Meerkats are social animals and live in groups called “mobs” or “gangs”. These groups can range from a few individuals to as many as 40. Within these groups, there is a strict social hierarchy. The dominant pair is in charge of breeding, while other group members help with tasks such as foraging for food and caring for the young.

Meerkats are omnivores and eat a variety of foods, including insects, small mammals, birds, and reptiles. They also eat fruit and other plant material. Meerkats have a unique way of foraging for food. They work together to dig for prey and take turns standing guard to watch for predators while others search for food.

Black Footed Ferret

Black footed ferret.
Kimberly Fraser / USFWS, Public domain, via Wikimedia Commons

Black-footed ferrets are slender, wiry animals with a black facemask, black feet, and a black-tipped tail. They blend well with grassland soils and plants, making them well-adapted to their prairie environment.

These ferrets are carnivores, and their diet consists mainly of prairie dogs. They are among the few animals that can eat prairie dogs without getting sick. They also eat other small mammals like mice and voles.

Black-footed ferrets are nocturnal animals, which means they are most active at night. During the day, they sleep in underground burrows. They are solitary animals and only come together to mate.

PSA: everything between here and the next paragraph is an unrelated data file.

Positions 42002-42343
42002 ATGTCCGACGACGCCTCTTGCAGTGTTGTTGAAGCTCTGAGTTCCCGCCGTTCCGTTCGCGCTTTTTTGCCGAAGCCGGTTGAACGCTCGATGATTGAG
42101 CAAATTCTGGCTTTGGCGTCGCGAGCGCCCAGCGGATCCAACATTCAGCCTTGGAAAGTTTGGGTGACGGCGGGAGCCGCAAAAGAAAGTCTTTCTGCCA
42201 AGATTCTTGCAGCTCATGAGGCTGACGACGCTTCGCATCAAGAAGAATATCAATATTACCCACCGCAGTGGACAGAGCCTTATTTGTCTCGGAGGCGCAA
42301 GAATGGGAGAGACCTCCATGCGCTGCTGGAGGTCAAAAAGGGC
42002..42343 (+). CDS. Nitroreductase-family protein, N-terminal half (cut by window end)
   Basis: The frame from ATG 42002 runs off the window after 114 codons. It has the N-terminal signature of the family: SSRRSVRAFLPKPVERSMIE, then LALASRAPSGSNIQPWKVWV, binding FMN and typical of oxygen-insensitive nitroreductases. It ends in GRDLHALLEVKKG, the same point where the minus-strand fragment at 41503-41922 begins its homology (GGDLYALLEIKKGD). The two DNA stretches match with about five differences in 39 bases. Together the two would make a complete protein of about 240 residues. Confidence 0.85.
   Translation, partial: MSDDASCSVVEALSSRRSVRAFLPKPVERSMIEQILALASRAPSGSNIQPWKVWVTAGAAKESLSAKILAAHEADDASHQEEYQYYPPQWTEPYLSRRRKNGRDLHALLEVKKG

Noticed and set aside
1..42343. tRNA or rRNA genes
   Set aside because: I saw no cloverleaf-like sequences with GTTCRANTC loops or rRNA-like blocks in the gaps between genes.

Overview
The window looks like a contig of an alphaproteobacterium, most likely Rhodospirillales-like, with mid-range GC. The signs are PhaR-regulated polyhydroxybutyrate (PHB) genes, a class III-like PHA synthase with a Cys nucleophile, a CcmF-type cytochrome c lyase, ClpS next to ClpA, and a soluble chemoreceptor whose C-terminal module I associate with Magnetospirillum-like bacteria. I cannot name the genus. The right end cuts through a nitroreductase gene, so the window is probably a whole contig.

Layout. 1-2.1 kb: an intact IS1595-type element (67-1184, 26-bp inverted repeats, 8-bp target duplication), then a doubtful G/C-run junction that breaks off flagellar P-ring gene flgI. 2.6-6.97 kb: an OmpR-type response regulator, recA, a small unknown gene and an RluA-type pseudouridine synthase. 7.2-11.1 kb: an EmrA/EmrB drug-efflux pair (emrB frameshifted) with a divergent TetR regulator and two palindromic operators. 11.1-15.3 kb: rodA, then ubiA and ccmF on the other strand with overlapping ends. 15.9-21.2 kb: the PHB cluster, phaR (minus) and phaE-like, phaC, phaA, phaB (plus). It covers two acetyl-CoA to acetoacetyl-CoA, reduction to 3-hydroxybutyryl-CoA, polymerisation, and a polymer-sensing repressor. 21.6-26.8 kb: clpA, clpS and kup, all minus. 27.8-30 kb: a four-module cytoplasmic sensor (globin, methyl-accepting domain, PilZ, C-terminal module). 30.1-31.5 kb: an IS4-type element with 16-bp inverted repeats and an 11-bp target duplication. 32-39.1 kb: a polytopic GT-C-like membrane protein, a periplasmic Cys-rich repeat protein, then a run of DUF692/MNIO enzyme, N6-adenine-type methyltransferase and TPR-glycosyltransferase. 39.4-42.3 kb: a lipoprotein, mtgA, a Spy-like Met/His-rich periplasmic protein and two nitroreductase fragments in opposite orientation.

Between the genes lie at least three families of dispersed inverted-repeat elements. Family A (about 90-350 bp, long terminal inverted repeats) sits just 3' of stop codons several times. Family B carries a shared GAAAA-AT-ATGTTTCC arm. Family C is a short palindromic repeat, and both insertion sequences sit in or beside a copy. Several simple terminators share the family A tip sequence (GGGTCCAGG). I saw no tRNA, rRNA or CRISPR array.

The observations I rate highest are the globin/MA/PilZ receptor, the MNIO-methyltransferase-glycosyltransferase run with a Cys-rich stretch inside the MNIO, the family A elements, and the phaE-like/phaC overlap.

Mongoose

Yellow mongoose.
Yellow mongoose, jannyjus/unlimphotos.com

These small carnivores are known for their agility and speed, making them excellent hunters and escape artists.

Mongoose is part of the Herpestidae family, which includes over 30 species. They are found in Africa, Asia, and southern Europe and have distinctive long, slender body and short legs. Their small ears are rounded and sit close to their head, which helps them avoid detection when hunting or hiding from predators.

One of the most famous species of mongoose is the Indian grey mongoose, which was made famous in Rudyard Kipling’s “The Jungle Book.” These small animals are known for their intelligence and have been observed using tools to extract food from hard-to-reach places.

Another interesting species of mongoose is the banded mongoose, which lives in large groups called troops. These social animals communicate with each other through a variety of vocalizations and body language and work together to protect their young and defend their territory.

Despite their small size, mongooses are fierce predators known to take on animals much larger than themselves. They have sharp teeth and claws and can move quickly and with great agility, making them a formidable opponent to many other animals.